Skip to content


    Attention All WebMD Community Members:

    These message boards are closed to posting. Please head on over to our new WebMD Message Boards to check out and participate in the great conversations taking place:

    persistent pain from groin pull
    An_227385 posted:
    I am a 61 year old reasonable fit woman who injured my groin muscles on the left side 9 months ago (in a fitness class) - I still have pain. The more I do, as in walking and climbing stairs, - the more pain. The less I do, the less pain, however, it never completely goes away. Stepping into a car, climbing stairs, etc all hurt. It is better than it was, but still hurts. I do not know if there is any point in going back to PT - it did not help before as they kept thinking it was a hip problem. Xrays showed nothing
    Is MRI for labral tear necessary ? How long can a recovery take for this and should I be doing exercises or just restingt it ?
    KarenRO responded:
    Hi! I noticed your post and have a similar situation. I pulled the groin muscle on my right side back in August and I still have intermittent pain across the pelvic region to my bellybutton, especially when dismounting from my horse. I can go for days without any pain and then one wrong move and it is back. I've been told that soft tissue injuries can take a very long time to heal but this is getting annoying! So, while I have no medical advice for you, I do share your frustration. Maybe one of the medical experts will answer soon.
    Tomato05 responded:
    I also had a groin pull about 3 years ago, and I'm afraid it niggled me for about 1 to 1 1/2 years, on and off. I still have to be careful with the type of leg exercises I do.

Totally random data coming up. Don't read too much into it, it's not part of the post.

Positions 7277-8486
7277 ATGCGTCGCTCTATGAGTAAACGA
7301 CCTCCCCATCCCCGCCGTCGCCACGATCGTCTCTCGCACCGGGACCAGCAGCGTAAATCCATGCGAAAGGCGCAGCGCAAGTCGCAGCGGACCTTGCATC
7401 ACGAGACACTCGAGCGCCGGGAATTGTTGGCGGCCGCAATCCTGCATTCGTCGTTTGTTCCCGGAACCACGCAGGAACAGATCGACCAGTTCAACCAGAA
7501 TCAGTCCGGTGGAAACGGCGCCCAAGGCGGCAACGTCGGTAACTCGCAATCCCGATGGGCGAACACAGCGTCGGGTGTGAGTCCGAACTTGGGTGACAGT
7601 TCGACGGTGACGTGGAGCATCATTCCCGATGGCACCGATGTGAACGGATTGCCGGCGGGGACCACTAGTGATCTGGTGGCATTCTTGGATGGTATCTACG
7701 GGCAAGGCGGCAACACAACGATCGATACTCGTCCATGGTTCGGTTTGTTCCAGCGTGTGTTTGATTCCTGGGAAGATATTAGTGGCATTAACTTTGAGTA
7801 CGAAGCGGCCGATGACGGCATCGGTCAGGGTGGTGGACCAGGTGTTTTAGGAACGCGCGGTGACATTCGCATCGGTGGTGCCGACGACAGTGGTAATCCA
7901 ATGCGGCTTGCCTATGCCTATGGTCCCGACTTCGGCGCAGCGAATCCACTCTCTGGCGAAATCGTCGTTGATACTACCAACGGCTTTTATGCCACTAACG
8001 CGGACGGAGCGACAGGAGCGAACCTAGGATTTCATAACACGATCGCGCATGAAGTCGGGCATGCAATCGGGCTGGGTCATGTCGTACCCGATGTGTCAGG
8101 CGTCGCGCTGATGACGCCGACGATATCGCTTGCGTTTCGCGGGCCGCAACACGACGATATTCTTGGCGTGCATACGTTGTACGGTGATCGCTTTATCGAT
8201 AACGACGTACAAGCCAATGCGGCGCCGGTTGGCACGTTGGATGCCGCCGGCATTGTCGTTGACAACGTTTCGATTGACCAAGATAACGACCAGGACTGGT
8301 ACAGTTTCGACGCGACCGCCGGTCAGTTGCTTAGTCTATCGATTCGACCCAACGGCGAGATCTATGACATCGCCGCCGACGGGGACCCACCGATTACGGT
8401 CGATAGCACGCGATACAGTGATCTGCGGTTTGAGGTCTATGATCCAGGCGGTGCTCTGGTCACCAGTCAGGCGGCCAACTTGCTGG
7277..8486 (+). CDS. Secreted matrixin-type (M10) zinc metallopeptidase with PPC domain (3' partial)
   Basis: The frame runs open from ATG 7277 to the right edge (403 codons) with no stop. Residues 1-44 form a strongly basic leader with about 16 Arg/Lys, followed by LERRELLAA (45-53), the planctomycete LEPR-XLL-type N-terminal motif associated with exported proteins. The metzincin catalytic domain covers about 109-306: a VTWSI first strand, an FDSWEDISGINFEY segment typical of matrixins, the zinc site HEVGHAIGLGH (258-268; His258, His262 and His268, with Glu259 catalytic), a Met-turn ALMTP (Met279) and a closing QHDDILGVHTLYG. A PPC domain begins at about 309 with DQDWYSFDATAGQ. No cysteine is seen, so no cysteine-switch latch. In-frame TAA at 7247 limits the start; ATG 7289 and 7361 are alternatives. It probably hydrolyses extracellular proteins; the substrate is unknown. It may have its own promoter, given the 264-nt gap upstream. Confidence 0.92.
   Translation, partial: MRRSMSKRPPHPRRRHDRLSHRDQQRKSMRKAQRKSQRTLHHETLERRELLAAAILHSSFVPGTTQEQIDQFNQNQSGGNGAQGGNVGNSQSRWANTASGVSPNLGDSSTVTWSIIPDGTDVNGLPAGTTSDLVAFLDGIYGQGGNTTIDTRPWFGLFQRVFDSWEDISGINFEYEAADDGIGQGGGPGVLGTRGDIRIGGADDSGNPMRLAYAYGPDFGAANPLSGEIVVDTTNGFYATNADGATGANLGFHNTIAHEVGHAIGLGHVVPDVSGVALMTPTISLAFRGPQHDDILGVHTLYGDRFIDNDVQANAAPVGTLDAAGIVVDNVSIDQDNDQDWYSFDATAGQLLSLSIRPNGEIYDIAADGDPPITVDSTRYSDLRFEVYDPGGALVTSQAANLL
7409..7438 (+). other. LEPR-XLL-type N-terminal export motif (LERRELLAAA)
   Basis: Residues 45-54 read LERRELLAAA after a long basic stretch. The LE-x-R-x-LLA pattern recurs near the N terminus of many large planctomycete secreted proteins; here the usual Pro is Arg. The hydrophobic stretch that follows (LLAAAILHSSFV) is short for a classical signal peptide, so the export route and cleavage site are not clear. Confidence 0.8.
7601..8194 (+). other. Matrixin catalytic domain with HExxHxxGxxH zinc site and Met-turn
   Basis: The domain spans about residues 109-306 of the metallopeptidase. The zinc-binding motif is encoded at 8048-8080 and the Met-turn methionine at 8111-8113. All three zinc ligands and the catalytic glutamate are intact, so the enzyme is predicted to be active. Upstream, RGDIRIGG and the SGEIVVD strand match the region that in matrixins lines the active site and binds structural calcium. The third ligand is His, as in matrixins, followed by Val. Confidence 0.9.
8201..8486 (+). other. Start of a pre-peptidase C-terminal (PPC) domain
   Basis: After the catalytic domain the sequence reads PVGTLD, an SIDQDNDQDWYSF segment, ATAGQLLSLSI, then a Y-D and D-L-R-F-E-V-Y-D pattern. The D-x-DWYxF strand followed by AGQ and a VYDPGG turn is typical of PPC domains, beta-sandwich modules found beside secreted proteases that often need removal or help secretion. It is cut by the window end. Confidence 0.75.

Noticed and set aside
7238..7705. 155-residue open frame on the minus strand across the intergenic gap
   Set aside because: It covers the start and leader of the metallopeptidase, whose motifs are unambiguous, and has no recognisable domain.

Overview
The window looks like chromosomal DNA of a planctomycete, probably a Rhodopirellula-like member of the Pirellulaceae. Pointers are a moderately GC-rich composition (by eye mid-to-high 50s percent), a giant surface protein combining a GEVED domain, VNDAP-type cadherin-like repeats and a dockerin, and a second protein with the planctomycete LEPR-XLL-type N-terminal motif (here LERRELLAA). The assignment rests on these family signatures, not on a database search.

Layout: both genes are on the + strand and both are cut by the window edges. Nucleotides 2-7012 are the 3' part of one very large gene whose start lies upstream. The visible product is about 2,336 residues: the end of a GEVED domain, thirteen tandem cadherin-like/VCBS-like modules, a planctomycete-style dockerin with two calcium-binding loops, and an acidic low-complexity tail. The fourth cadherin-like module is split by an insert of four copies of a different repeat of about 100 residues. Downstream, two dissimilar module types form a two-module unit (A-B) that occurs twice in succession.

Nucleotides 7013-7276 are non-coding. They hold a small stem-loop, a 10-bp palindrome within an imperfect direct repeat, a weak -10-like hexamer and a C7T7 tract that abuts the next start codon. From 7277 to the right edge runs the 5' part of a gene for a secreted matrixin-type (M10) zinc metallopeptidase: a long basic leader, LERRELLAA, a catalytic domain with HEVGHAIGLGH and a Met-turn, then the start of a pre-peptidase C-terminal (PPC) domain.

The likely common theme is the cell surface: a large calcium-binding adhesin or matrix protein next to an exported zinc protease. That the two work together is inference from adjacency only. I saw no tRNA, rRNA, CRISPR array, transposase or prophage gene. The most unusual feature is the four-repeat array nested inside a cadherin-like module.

It didn't stop me from exercising though, and I just adjusted what I did. I think the continued exercise helped me with the healing process.
    DeadManWalking57 responded:

    Wish I had replied earlier. The so-called groin muscles are smaller muscles at the top of the thigh and into the hip and pelvis that move the thigh up, in and out. While sore, consider a creative elactic bandage wrap to help pull your thigh upwards, relieving the muscles of some of the work.

    When in pain or re-aggravated, use an ice pack (or 2 lbs frozen peas in the bag) for 15 minutes on, 15 minutes off for a day or two, as much as you can. With the 3rd day onward, GENTLE heat to stimulate circulation, also 15 minutes on and 15 off.. You caould also go 15 min heat, 15 min rest, 15 min ice, 15 min rest, and 15 min heat.

    A healing muscle does not like being stretched, so you'll need to shorten your stride and slow down walking. Once pain free, week by week start to do more with it. Try to keep it wrapped for additional warmth.

    Any twinges when exercising, back off. You don't want to go back to square one.

    A running coach at a shoe store noticed how I aggravate mine. After a bad pull, it bothered me off and on for 20 years. Turns out as I tire running, I don't lift my foot as high as I swing my leg forward. So the lever of my leg is longer, effectively inrcreasing the weight the groin muscle needs to swing forward. Now I know that when the muscle starts to hurt, i am not lifting my foot enough, so I focus on using my hamstrings more to swing my foot higher, shortening the leg and reducing the weight for the groin muscle. The pain disappears in a couple steps.

    So gradual re-use, then try to do extra strengthening, and understand how to reduce the workload on the muscle. If your legs are heavy, you may want to start a weight loss program, so that effort all over is reduced.

    Helpful Tips

    Please, check out my web page. I had Plantar Fasciitis and ended up inventing an insert that cures the ailment. My ... More
    Was this Helpful?
    1 of 3 found this helpful

    Related Drug Reviews

    • Drug Name User Reviews

    Report Problems With Your Medications to the FDA

    FDAYou are encouraged to report negative side effects of prescription drugs to the FDA. Visit the FDA MedWatch website or call 1-800-FDA-1088.

    For more information, visit the Duke Health Sports Medicine Center